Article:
By Lori Dorchak

We received our permanent residency about a year ago and by law we should have gotten our Chilean driver’s license but you know how life can be and the time just slipped by.

Despite the rumors we had heard of expats being taken to jail and fined for not having a Chilean license and despite the fact that we could study and take the test in english (effective in 2015), we just kept procrastinating. We were banking on the idea that the local carabineros (Chilean police) don’t know much about foreigners and maybe don’t know that we should have our Chilean license. So we haven’t had any problems yet!

If you are just visiting Chile, you need a valid US driver’s license. The Embassy recommends an International Driver’s license, which you can get from AAA. But when we were pulled over, the officer was not at all interested in that,  just the South Carolina license.

This week we went by the Municipal Building in Osorno to see what we needed to do.

The line was short. I think the line is always short. Most Chileans don’t own a car. Only 230 out of every 1,000 own a vehicle, according to Wikipedia for 2013. (The US has 809 automobiles per 1,000 for comparison). Cars here are expensive and so is fuel; and there is an extensive, reliable, and cheap bus system.

But here is what you must have:

1. Your RUN (or residency) card, also known as your carnet or cedula. This is your national ID card, which you receive when you are approved for temporary residency.

2. A document proving you have received at least an 8th grade education.

For us this was Jim’s Bachelor’s degree, which had been notarized, legalized by the Attorney General of Florida, stamped by the Chilean Consulate of Miami, stamped by the Foreign Relations office in Santiago, and should have been stamped by the Education Ministry also in Santiago but the director of the office gave us a break since we didn’t have this stamp and just had the document notarized again! by the local notary office next door.  It didn’t matter that Jim has been driving for 40 years including cars, trucks, tractors, airplanes, and submarines. They wouldn’t just issue another license. He has to go through the process, which includes a written test, driving test, and vision test.

So Jim signed up to take the test on March 1 for the Class B license for private car owners. Class A is for public transport drivers and Class C is for motorcycles. We paid 29,221 pesos or around $40 USD

Here are some links of interest to the New Drivers handbook in English

This is a government services website called Chile Atiende and this link goes to the page on driver’s license.

He took the test–and he passed.

But it wasn’t easy. They call it tramites (trah- me tays) here but I call it traum-ee-tays. These are the procedures usually associated with bureaucracy. The inefficiencies of government and its policies are often tiresome and lengthy but we played the game and followed the rules and were rewarded.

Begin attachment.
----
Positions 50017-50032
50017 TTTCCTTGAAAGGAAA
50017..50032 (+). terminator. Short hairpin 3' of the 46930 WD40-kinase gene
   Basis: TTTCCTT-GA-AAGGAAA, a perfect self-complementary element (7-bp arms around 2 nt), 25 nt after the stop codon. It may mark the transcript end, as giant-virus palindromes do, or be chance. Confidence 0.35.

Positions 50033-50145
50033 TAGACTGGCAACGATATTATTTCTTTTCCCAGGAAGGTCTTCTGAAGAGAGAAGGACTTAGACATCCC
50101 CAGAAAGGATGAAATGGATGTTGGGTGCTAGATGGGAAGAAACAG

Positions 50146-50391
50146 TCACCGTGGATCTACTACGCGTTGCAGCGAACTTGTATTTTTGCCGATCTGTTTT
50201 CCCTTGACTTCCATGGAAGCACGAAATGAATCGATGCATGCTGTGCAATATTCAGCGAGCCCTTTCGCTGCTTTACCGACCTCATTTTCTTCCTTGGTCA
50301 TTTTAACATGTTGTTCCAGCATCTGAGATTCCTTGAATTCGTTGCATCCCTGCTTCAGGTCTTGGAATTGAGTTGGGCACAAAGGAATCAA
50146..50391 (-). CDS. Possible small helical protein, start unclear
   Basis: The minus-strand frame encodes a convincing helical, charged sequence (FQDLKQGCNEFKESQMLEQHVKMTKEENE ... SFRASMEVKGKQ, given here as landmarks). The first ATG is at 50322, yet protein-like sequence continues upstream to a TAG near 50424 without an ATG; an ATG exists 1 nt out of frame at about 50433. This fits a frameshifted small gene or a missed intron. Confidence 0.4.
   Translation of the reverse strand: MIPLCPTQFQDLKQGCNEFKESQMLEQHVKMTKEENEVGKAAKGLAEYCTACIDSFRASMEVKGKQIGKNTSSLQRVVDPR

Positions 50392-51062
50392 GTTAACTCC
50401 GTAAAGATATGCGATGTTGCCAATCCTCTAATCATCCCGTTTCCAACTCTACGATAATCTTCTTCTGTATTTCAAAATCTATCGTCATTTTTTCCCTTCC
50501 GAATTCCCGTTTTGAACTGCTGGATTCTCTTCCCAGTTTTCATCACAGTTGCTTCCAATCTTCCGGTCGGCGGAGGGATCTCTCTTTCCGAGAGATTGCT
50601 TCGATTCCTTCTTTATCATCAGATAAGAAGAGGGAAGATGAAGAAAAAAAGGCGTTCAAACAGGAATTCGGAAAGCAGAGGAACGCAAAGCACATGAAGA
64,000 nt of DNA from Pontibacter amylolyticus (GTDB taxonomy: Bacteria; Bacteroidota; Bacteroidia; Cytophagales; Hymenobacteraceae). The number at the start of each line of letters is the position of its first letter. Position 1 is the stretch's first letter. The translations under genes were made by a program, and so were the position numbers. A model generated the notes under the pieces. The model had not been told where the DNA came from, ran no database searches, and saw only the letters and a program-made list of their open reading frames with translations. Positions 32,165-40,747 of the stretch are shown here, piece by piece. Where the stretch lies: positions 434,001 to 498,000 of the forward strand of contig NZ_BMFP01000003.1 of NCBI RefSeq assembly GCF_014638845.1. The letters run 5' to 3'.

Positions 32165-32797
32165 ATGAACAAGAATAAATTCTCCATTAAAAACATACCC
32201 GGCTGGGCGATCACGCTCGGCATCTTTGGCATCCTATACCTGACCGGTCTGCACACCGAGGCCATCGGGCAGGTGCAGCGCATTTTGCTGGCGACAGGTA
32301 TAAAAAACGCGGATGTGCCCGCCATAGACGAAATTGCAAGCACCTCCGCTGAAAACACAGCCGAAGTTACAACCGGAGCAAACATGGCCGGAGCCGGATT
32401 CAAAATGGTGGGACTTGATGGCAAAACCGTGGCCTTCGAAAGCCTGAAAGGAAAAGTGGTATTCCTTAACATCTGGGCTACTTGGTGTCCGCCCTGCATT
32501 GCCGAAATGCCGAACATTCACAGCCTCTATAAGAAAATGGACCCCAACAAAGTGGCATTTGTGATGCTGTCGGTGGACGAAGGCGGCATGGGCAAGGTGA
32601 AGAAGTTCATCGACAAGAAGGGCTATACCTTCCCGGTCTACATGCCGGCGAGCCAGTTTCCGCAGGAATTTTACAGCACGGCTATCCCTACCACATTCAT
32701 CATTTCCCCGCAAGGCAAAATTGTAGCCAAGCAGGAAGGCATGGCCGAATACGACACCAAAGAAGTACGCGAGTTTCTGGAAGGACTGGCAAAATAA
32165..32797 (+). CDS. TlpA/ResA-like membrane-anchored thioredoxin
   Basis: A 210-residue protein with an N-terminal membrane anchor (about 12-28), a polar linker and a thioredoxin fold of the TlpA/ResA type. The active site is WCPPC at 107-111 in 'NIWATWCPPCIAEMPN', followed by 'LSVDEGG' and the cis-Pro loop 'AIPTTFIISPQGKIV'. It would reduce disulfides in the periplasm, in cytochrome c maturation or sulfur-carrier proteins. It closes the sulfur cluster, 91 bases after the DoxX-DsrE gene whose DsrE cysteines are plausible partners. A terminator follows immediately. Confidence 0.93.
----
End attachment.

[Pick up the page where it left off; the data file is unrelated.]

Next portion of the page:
So here is how it went.

Day 1
Jim showed up at 9 AM on Tuesday morning. He waited just a few minutes and then got online for the computerized test in English. You have 45 minutes to complete 35 questions and you can only get 3 wrong. Jim got 4.  Don’t ask how it happened. The English test was written by a non-native speaker and was a little awkward in spots, Those double negatives were confusing, some questions were just stupid and he overthought them, whatever…. Come back tomorrow at 9 AM.

Day 2
Step 1: Jim showed up at 9 AM to get behind 20 other people. He waited an hour just to get on the computer. He checked his answers carefully, made a few changes, and he passed with only 2 wrong. OK

Step 2: Get in line behind 20 other people to see the eye doctor. Waiting and waiting. Phone goes dead. Waiting and watching. Mind numbing Chilean TV. Finally gets in – look through here and tell me what you see. BTW, Jim is pretty blind in one eye. Actually it is so bad his eye doctor didn’t even give him corrective lenses. But he managed to pass, even though a lot of the pictures were very fuzzy.

Step 3: On to the games for reaction times and coordination. The first one is a game where you tap the moving ball with a stick. Jim was a little too violent with this game and the lady told him, “Tranquilo!” (Be calm, take it easy!) I think he was a bit stressed out by this time. Then on to the coordination test. These tests are hard to describe and we got no pictures since Jim’s iphone was dead.
He passed it all about 1 PM and they told him to come back at 3 for the driving test. So we went out for lunch and a few beers while waiting, (just kidding) Though I think he really needed one at that point.

Step 4: We show up at the parking lot for the driving test 30 minutes late because Jim didn’t understand the directions. Good grief! Where’s that beer? Well, fortunately, the other 20 people were in line in front of us so the instructor didn’t notice he was late.  Jim walks over to the instructor between tests. The instructor asks Jim if that is his car? Yes. And you have a license from the US? Yes. I have had one for 30+ years. Ok. No problem. Let me see your RUT card and you can pick up your license tomorrow. Come at 9 AM for the photo. Yes!!

Day 3
Jim showed up at 9 AM for some paperwork and picture and then was back at 3 PM for his new license.

It feels good to be legal!

And thirty days before March 8, 2022  Jim has to go in to renew his license with the vision and reaction tests.

And you thought the US bureaucracy was inefficient!

Read more by Lori about her and Jim’s and their family’s life on a small homestead  in Chile
Our Chile Adventure

Ten Top Things I Love About Chile
Going Energy Independent in Chile
Their YouTube channel is:Chile Expat Family

And about us at Four Flags Journal
Like us on Facebook
We invite you to add comments below